Pinehurst No. 2 lives up to its reputation in the first round of the 116th North & South Amateur
BY ALEX PODLOGAR
VILLAGE OF PINEHURST, N.C. – David Kocher would always check first. He’d peer out of his grandmother’s door, scan to the left, to the right, look back and then back to the front. He’d canvass the fairway, past the green and the next tee, and hunt for movement. Look for the cart. Look for the ranger sign.
For some kids, trips to a grandparent’s house might invoke anticipation of cookies still warm enough to match the hugs. For Kocher, a trip his grandmother’s house on the 5th hole of Pinehurst No. 5 meant one thing – Golf.
“Oh, never on No. 2,” he said of sneaking out to play. “I wish, but that would’ve been pretty scary.” -David Kocher
“I used to always play the holes around the house,” said Kocher, who shot an even par 70 Monday on Pinehurst No. 2 to share second place behind Duke’s Alex Smalley after the first round of the 116th North & South Amateur. “All the time on 5, I’d be looking for rangers, and they’d always tell me to back up off the course. I’ve been out there in my swimsuit, even.”
Of course, Kocher always knew where to draw the line.
“Oh, never on No. 2,” he said of sneaking out to play. “I wish, but that would’ve been pretty scary.”
No. 2, host of more single golf championships than any site in America, was plenty scary for most of the field. The average score was 76.04, and many of the championship’s pre-tournament favorites struggled mightily. Defending champion Sean Walsh shot 78 while Will Grimmer had a 76. Clark Engle, who was the No. 2 seed after stroke play a year ago, shot 78. And Andrew Buchanan, who teamed with Ben Baxter to win the 2016 U.S. Amateur Four-Ball Championship at Winged Foot last month, had an 81.
“It was tough out there,” said Grimmer, who recorded Pinehurst’s only 59 in the North & South Junior in 2013, a year before Grimmer returned to play No. 2 in the 2014 U.S. Open.
No. 2 was so tough that even though he had the lone under par round of the say, Smalley was talking about how good his misses were.
“I had a great caddie, and if I didn’t hit the shot I wanted to, he made sure we left ourselves in a good position for a chip back,” said Smalley, a sophomore at Duke playing in his second North & South. “I had a lot of really good misses and really good chances to get up and down.”
That caddie, Pinehurst’s Brad Yutzy, knows a thing or two about No. 2 playing its toughest. He helped guide Stephanie Meadow to a third-place finish in the 2014 U.S. Women’s Open.
And there were more hits than misses for Smalley, who began his round on the 10th hole. After struggling to find the fairway early, Smalley was 1-over at the turn. But he made three straight birdies and four in a stretch of five holes to rocket to 3 under, finishing with a bogey on 8 – the toughest hole of the day as a 502-yard par-4 – and a par on 9 for the 2-under 68.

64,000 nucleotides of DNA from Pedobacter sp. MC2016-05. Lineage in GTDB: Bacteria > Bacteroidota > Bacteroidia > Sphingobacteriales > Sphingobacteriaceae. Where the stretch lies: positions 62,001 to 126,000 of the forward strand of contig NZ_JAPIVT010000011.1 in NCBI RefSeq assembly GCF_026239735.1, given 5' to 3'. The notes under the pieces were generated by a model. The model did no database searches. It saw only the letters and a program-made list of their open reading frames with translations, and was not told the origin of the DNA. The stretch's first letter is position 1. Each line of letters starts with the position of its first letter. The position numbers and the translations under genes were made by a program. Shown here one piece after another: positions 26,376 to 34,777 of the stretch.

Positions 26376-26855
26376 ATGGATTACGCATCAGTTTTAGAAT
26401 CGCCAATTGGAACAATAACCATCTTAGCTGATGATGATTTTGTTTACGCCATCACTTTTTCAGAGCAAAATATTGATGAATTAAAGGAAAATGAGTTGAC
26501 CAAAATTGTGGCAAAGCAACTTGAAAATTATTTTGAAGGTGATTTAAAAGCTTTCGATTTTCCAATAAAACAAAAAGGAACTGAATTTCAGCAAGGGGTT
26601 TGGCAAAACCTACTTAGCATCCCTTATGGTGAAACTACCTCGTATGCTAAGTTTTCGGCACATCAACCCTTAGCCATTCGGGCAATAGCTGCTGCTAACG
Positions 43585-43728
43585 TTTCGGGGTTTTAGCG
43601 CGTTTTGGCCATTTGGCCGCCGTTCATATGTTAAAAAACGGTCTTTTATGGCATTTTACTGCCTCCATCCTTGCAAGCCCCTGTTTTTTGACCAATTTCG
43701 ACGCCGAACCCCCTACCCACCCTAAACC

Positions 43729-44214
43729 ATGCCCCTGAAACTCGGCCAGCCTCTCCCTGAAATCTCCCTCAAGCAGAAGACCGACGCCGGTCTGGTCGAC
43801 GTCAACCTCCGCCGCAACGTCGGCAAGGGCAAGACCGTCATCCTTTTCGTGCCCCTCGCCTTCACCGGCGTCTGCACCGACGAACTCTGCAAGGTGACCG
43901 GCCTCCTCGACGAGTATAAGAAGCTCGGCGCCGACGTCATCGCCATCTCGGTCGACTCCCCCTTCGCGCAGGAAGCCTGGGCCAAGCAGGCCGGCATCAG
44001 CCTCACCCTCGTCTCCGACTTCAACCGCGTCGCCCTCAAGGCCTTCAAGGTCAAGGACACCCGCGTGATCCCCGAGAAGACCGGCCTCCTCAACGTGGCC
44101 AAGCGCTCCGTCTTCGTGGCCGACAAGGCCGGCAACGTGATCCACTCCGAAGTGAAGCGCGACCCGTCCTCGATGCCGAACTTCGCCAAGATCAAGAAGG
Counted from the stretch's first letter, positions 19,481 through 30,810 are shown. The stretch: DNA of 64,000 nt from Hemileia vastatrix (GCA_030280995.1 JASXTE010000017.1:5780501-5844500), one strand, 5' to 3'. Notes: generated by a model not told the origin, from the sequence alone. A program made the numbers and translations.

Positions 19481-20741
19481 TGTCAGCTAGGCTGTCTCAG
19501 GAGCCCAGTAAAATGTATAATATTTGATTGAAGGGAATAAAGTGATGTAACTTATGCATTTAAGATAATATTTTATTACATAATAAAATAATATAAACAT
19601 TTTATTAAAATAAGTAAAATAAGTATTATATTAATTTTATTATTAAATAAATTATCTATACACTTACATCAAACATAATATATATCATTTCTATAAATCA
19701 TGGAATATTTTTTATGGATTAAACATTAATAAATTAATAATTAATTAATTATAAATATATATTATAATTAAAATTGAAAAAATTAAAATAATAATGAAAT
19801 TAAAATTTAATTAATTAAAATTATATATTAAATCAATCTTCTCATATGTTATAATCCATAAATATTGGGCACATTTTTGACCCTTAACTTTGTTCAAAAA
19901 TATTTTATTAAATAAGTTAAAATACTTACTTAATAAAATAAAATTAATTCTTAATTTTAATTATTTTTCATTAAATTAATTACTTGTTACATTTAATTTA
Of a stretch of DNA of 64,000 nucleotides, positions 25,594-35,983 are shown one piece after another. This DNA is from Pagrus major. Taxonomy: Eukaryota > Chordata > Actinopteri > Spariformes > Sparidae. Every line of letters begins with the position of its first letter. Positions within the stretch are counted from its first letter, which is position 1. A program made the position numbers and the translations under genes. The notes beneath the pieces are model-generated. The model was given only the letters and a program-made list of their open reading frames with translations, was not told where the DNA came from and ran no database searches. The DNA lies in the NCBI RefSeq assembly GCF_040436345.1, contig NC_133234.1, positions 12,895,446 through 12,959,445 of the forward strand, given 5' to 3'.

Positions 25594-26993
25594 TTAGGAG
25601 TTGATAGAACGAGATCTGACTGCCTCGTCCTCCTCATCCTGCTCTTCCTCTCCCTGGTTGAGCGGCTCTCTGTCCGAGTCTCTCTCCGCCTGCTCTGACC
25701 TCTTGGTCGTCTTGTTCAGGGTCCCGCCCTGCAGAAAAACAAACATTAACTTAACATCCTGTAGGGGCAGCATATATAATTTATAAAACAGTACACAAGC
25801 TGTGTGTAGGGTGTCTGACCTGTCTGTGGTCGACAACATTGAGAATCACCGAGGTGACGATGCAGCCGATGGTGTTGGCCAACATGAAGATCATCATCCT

Smalley said he won’t change his approach for the second round. The North & South will cut to the top 32 players after Tuesday’s second round to determine the match play bracket. The championship will be decided on Friday.
“It went pretty well today, so I don’t know why I’d want to change anything,” Smalley said. “It’ll be the same thing; if we get off the fairways, we’ll have to think about where the miss will be.”
Kocher, who won the 2014 North & South Junior and just finished his sophomore season at Maryland, had one of the day’s cleanest scorecards: two front-9 birdies and two back-9 bogeys. Still, it could’ve been even better for Kocher, who teamed with Doc Redman to reach the quarterfinals of the U.S. Amateur Four-Ball at Winged Foot.
“It could’ve been a lot lower,” he said. “I had it in there close early but couldn’t make them. I missed a 4-footer on 9, a 4-footer on 10 and a 4-footer on 18. I guess I need to go practice my short putting.
“But it was a heck of a way to start. I’ll take a 70.”
Kocher was tied with two other players two shots back of Smalley, N.C. State golfer Stephen Franken and the University of Denver’s Chris Korte, who made the field after finishing second in the tournament’s qualifier on Pinehurst No. 8 on Saturday.
“I avoided big numbers and just took my medicine when I was in trouble,” Franken said. “It’s what you’ve got to do out here. It’s a tough course and it’ll get you.
“But I love it. I love Donald Ross courses. I love how he designs them and how he makes you hit shots and makes you create. You really have to think your way around. You can’t just throw it at the pin. You really have to think about where the pin is and place it in the right spot so you can make par. And you know everybody’s making bogeys, too. Whenever I had a couple of bad holes, I was able to get over them pretty easily. It’s happening to everybody.”
Pinehurst’s Joshua Martin had a solid day with a 1-over 71 to share fifth place with seven others while Redman, who won the N.C. State 4-A Championship on No. 8 last month, had a 72, as did George Cunningham, the 2015 North & South runner-up and medalist. Eric Bae, who lifted local school Pinecrest to the state 4-A team championship with a birdie on the 18th hole of No. 8, had a 73.
The Men’s North & South Amateur Championship is the longest consecutive-running amateur golf championship in the United States. Over the past century, the best in the golf world have vied for its coveted Putter Boy trophy. The winners now serve as legends in the game – Walter Travis, Francis Ouimet, Billy Joe Patton, Jack Nicklaus, Curtis Strange and Davis Love III, among others – and continues to draw the best in amateur golf circles.